from top to bottom of which, by means of an ever-pointed pencil, the
cataract was made to thunder. In a little talk, which we had together,
he awarded his approbation to the general view, but censured the
position of Goat Island, observing that it should have been thrown
farther to the right, so as to widen the American falls, and contract
those of the Horseshoe. Next appeared two traders of Michigan, who
declared, that, upon the whole, the sight was worth looking at, there
certainly was an immense water-power here; but that, after all, they
would go twice as far to see the noble stone-works of Lockport, where
the Grand Canal is locked down a descent of sixty feet. They were
succeeded by a young fellow, in a homespun cotton dress, with a staff in
his hand, and a pack over his shoulders. He advanced close to the edge
of the rock, where his attention, at first wavering among the different
components of the scene, finally became fixed in the angle of the Horse
shoe falls, which is, indeed, the central point of interest. His whole
soul seemed to go forth and be transported thither, till the staff
slipped from his relaxed grasp, and falling down--down--down--struck
upon the fragment of the Table Rock.

In this manner I spent some hours, watching the varied impression, made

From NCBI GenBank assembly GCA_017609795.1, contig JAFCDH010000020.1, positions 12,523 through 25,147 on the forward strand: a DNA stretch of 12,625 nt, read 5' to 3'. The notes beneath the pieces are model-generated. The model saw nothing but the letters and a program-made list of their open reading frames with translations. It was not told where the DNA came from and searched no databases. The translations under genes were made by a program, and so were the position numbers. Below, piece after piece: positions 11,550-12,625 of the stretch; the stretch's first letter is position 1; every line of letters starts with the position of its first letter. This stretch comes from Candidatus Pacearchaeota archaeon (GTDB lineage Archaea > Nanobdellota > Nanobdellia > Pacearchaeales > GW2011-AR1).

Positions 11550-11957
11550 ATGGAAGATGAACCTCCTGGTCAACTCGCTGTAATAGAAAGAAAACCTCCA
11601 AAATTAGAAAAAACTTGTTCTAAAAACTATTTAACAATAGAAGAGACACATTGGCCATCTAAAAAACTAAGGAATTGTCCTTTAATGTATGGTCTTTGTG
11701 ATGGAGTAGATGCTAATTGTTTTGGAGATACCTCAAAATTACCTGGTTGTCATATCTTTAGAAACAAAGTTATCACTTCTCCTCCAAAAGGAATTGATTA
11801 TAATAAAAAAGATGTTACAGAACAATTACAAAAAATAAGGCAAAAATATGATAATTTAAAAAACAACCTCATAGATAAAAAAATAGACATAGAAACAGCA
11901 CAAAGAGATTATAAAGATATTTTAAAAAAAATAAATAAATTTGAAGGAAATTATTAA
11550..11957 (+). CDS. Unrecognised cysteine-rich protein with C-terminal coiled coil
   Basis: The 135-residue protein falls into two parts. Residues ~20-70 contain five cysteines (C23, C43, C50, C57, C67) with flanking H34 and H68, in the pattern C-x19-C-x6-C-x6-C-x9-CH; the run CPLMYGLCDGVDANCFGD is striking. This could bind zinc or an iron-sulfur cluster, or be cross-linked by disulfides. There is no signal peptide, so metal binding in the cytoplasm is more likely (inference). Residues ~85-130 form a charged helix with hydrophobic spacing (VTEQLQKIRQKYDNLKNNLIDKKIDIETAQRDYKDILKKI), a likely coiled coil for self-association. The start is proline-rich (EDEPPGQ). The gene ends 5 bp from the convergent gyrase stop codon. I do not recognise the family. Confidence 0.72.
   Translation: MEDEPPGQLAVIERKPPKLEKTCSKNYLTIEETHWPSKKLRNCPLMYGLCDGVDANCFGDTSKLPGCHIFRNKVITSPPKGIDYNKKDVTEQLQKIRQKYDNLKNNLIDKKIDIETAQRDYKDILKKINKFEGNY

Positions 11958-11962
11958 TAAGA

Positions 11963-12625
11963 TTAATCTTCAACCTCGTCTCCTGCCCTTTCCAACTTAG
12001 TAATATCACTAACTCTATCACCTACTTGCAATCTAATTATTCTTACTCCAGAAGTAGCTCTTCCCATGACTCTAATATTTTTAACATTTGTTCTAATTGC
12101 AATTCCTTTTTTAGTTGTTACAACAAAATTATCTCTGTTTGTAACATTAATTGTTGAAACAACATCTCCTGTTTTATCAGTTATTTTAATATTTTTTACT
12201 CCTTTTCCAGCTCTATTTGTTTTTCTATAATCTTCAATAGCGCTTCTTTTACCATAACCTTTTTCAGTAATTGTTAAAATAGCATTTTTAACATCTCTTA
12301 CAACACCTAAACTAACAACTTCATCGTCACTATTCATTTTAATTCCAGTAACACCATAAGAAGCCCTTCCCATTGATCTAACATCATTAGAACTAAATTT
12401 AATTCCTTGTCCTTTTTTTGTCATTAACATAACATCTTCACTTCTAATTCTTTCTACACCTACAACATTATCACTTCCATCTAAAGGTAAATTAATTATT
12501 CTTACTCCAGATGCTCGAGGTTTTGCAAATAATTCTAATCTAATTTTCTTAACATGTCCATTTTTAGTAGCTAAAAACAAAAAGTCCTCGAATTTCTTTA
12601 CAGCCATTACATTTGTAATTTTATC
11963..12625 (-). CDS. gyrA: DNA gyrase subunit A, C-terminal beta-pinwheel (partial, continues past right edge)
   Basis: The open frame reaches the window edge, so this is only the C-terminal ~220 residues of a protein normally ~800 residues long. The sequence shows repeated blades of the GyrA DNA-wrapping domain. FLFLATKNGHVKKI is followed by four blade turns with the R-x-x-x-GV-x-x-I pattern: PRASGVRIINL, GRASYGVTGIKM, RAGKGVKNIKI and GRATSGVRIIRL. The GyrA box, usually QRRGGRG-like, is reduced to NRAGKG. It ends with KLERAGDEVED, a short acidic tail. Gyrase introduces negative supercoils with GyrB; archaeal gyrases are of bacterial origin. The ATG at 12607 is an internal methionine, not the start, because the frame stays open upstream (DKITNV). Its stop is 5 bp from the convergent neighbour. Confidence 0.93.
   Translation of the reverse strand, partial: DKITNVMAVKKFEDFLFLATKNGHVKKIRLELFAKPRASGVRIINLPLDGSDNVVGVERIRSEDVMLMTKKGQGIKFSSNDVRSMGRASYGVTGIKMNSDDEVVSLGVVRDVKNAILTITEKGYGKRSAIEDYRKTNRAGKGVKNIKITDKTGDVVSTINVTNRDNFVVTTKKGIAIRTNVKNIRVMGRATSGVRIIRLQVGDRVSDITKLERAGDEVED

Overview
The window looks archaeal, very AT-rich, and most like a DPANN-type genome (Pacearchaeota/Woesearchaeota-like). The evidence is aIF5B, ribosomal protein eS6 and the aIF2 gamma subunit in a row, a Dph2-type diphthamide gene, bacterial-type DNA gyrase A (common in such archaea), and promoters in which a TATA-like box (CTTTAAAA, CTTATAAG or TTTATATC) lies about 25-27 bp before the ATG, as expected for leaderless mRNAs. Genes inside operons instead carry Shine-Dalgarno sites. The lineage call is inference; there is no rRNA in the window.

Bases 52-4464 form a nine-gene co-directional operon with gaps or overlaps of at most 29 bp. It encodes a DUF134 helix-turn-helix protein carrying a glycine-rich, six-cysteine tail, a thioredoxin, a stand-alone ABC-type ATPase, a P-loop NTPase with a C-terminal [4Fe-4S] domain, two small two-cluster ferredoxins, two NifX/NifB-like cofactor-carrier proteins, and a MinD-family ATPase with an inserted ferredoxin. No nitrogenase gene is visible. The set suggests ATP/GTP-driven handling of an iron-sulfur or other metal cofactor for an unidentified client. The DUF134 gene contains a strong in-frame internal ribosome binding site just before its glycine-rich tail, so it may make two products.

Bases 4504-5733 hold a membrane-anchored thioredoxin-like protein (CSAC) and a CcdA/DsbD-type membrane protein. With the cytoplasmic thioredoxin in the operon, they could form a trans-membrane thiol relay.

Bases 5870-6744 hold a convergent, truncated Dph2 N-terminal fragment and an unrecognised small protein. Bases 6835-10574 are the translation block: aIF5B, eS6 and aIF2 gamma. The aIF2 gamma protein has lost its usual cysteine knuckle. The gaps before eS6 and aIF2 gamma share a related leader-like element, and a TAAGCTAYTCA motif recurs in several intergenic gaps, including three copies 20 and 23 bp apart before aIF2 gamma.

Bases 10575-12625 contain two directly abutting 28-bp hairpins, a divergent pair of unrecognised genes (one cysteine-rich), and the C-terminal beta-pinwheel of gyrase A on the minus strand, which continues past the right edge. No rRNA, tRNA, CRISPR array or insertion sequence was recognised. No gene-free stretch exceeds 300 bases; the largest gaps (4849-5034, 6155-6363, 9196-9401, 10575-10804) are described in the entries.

by the cataract, on those who disturbed me, and returning to unwearied
contemplation, when left alone. At length my time came to depart.
There is a grassy footpath, through the woods, along the summit of the
bank, to a point whence a causeway, hewn in the side of the precipice,
goes winding down to the Ferry, about half a mile below the Table Rock.
The sun was near setting, when I emerged from the shadow of the trees,
and began the descent. The indirectness of my downward road continually
changed the point of view, and showed me, in rich and repeated
succession, now, the whitening rapids and majestic leap of the main
river, which appeared more deeply massive as the light departed; now,
the lovelier picture, yet still sublime, of Goat Island, with its rocks
and grove, and the lesser falls, tumbling over the right bank of the St.
Lawrence, like a tributary stream; now, the long vista of the river, as
it eddied and whirled between the cliffs, to pass through Ontario toward
the sea, and everywhere to be wondered at, for this one unrivalled
scene. The golden sunshine tinged the sheet of the American cascade,
and painted on its heaving spray the broken semicircle of a rainbow,
heaven's own beauty crowning earth's sublimity. My steps were slow, and
I paused long at every turn of the descent, as one lingers and pauses,
who discerns a brighter and brightening excellence in what he must soon
behold no more. The solitude of the old wilderness now reigned over the
whole vicinity of the falls. My enjoyment became the more rapturous,
because no poet shared it, nor wretch devoid of poetry profaned it; but
the spot so famous through the world was all my own!

[The end]
Nathaniel Hawthorne's short story: My Visit To Niagara